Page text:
After two and a half weeks of reading pleasure, I’ve finally closed the pages on the dramas and dilemmas of the Vavasors and Pallisers. Can You Forgive Her? was my first Trollope, and despite having to turn 1000 pages, I’ll certainly be back for more. You don’t get more Victorian than this; dastardly rakes, unscrupulous money lenders, diffident husbands, chivalrous men, ditzy heiresses and opinionated new women, all brought together amidst the dingy streets of Victorian London, the popular resorts of Europe and several country piles. Chapters of comedy relief intersperse the those filled with terrible tidings of awful misdeeds; what’s not to like? Trollope’s a cheerful Dickens!
The ‘Her’ of the title is Alice Vavasor; when the novel opens, she is engaged to the kind and generous and clever and handsome Mr Grey, but she’s having doubts. She doesn’t think the quiet life he leads would make her happy, even though she loves him. So, to get some space before she makes up her mind, she goes on holiday with her beloved cousins Kate and George. Now, here’s the tricky part; Alice and George were engaged before Alice got engaged to John Grey, but family opposition to George’s rakish ways drove them apart. Both still hold each other in high esteem, but neither has made an attempt to rekindle their romance. However, Kate, who loves both Alice and George, believes that they should get married for both of their own happiness, and she is determined to make this happen, suggesting and scheming and laying doubts in Alice’s mind until Alice has decided that she can no longer marry Mr Grey. On their return to London, Alice throws over Mr Grey, much to both his distress and that of Alice’s illustrious relations. Alice then finds herself to be considered a very proud and foolish girl indeed, and she leaves London to stay with an aunt while the dust settles.
Meanwhile, Kate has gone to stay with her Aunt Greenow, sister of both her and Alice’s fathers. Recently widowed after the death of her conveniently very elderly and very wealthy husband, the still pretty and youthful Mrs Greenow is sitting on a very nice nest egg and is being fought over by two gentlemen, much to her delight, and Kate’s disgust. Captain Bellfield, a poverty stricken yet handsome out of work solider, is going head to head with his wealthy and landowning friend Mr Cheesacre, whose portly figure and unfortunate habit of constantly mentioning his financial situation puts him on the back foot in Mrs Greenow’s eyes. Which will Mrs Greenow choose, if she can manage to stop crying crocodile tears into her black edged handkerchiefs?
While Kate’s back is turned, George proposes to Alice and, after some dithering, she accepts, believing she can help him turn his life around. George’s great ambition is to get into parliament, and Alice promises him all the financial help she can give. However, she doesn’t anticipate just how nasty George can become in the pursuit of his goals, and it’s not long before she starts to regret her decision as his personality becomes more and more unpleasant.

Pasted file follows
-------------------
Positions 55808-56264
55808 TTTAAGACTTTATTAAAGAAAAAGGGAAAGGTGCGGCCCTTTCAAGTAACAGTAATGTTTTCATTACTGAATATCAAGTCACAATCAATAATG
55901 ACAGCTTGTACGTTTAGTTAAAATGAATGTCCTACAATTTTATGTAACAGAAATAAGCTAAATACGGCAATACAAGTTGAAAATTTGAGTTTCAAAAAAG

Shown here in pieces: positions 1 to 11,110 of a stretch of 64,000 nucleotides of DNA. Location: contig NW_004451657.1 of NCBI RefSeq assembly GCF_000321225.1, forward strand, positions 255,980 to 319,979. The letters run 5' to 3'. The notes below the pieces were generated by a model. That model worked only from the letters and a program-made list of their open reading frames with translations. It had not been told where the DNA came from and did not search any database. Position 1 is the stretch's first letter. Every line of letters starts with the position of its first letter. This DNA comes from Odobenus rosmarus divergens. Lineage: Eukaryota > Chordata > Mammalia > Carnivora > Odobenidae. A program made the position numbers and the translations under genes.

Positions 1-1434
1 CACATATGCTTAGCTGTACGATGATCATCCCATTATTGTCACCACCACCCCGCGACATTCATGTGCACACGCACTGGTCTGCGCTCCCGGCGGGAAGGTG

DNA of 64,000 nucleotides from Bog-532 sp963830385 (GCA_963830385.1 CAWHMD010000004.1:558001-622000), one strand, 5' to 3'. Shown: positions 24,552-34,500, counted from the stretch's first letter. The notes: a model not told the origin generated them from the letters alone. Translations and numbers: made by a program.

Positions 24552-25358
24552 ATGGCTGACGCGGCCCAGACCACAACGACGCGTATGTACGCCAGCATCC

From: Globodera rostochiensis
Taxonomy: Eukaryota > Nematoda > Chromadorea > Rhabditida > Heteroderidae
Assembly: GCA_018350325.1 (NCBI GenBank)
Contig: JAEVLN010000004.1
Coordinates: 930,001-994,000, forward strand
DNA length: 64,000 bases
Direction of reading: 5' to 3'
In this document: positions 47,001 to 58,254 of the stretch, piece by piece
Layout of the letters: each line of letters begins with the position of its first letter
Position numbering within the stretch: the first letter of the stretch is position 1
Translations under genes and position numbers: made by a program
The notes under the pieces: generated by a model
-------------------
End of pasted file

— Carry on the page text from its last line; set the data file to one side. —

While Alice is in turmoil, she becomes close friends with her cousin, the richest heiress in England and recent bride of one of the country’s most promising young politicians, Lady Glencora Palliser. Glencora is young and pretty and says exactly what she thinks, much to the disdain of her stiff and proper husband, Plantagenet. It soon emerges that Lady Glencora was persuaded to marry Plantagenet by the same relations that denounced Alice’s broken engagement, and really she is in love with the handsome and dastardly Burgo Fitzgerald. Glencora’s marriage is not turning out to be a success, and she is terribly tempted to run off with Burgo. Can Alice persuade her not to? And what will Alice herself do now that George has turned into a monster and John Grey doesn’t appear so dull after all?
Trollope does a marvellous job of bringing together the stories of three very different women, all of whom must decide which paths they will take in the face of competing male affections and familial disapproval. How does one come to a decision about the future, and which is more important – personal happiness, the happiness of others, or doing the right thing in the eyes of society? Each woman must make up her own mind, and learn to be content with the path she has chosen. As such Can You Forgive Her? is a rich feast of remarkable characters, who are all brilliantly drawn with a pen that can bring shock and sorrow just as well as it can laughter and joy. The terrible waste of both George and Burgo is juxtaposed with the antics of Mr Cheesacre and Captain Bellfield, and the serious Alice is wonderfully foiled by the high spirited and melodramatic Glencora, who is ready at any moment to scale the Eiffel Tower or throw herself into the River Thames, dependent on her mood. Trollope is such a witty and amusing writer, and he is also wonderfully descriptive. It’s the little things, finely drawn, that form the reader’s impressions of his characters. Mrs Greenow’s expensive and elaborate silk widow’s weeds, George’s gaping facial scar, Glencora’s bobbing golden curls; all of these details build up a multi dimensional, living picture of his wide cast of fascinating, enthralling, amusing and sometimes repulsive characters, all of whom make the many, many pages of this novel just fly by. I’m not sure that I could forgive Alice – her decision making abilities left a lot to be desired! – but I certainly loved this rollicking doorstop of a drama and I absolutely cannot wait to read the next in the series. If you’ve never dipped into Trollope before, I implore you – don’t put it off any longer! You can’t afford to miss this!